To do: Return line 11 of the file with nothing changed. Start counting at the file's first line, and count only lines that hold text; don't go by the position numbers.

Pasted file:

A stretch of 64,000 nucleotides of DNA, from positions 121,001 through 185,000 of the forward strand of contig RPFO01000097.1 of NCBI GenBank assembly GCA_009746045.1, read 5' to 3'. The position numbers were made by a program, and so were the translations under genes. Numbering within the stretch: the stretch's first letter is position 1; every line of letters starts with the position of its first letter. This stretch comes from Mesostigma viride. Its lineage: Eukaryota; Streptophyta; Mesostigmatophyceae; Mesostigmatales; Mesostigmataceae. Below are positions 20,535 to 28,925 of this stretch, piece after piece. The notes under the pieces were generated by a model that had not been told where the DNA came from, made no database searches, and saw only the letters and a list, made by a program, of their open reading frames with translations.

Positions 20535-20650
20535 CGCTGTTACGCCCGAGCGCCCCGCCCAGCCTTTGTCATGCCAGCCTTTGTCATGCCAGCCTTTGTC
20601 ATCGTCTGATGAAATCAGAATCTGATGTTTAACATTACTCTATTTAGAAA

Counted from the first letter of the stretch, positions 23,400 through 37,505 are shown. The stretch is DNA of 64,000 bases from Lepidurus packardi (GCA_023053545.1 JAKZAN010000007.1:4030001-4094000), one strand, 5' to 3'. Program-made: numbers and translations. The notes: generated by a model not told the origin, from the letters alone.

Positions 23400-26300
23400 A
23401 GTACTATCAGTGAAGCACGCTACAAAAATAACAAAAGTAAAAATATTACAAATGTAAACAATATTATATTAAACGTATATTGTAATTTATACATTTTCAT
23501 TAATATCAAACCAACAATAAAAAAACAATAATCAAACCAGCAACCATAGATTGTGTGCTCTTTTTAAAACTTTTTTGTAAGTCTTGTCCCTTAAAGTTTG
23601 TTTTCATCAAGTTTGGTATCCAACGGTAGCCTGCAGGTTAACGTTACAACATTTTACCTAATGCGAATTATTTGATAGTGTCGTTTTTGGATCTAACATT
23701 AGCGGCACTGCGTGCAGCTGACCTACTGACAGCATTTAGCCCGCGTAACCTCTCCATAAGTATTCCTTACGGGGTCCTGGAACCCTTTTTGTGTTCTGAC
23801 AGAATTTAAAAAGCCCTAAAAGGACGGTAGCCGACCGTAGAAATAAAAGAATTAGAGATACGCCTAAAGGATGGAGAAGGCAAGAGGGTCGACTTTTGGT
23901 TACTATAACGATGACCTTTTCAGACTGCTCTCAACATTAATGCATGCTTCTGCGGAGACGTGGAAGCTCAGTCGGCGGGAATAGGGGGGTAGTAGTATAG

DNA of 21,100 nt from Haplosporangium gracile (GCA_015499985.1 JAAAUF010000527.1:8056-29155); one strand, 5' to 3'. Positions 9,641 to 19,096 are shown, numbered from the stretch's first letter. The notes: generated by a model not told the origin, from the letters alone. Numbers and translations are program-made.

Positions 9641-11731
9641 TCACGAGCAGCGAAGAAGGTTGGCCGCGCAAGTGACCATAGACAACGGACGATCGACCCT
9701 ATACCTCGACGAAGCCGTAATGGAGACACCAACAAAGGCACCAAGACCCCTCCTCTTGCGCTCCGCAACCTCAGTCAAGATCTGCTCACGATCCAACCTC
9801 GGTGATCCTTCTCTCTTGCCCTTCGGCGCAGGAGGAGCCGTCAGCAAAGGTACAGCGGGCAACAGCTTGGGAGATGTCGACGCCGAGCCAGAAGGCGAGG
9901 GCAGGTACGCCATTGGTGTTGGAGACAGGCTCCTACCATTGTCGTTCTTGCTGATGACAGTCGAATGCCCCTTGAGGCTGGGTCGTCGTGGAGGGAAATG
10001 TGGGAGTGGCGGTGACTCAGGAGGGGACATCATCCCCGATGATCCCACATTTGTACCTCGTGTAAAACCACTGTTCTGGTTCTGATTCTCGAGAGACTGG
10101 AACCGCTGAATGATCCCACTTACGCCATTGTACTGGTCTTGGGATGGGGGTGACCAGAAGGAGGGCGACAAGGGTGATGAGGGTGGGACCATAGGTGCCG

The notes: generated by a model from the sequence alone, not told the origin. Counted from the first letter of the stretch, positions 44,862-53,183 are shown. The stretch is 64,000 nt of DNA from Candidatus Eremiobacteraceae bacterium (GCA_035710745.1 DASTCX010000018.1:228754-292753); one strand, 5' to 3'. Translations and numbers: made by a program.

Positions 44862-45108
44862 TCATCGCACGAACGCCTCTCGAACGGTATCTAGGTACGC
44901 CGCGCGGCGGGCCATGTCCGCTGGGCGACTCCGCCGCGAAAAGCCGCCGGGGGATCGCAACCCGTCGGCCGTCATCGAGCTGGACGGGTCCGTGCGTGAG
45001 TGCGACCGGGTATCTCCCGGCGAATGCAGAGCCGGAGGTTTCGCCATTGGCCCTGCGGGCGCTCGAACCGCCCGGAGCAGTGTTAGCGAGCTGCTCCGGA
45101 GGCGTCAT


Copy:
23701 AGCGGCACTGCGTGCAGCTGACCTACTGACAGCATTTAGCCCGCGTAACCTCTCCATAAGTATTCCTTACGGGGTCCTGGAACCCTTTTTGTGTTCTGAC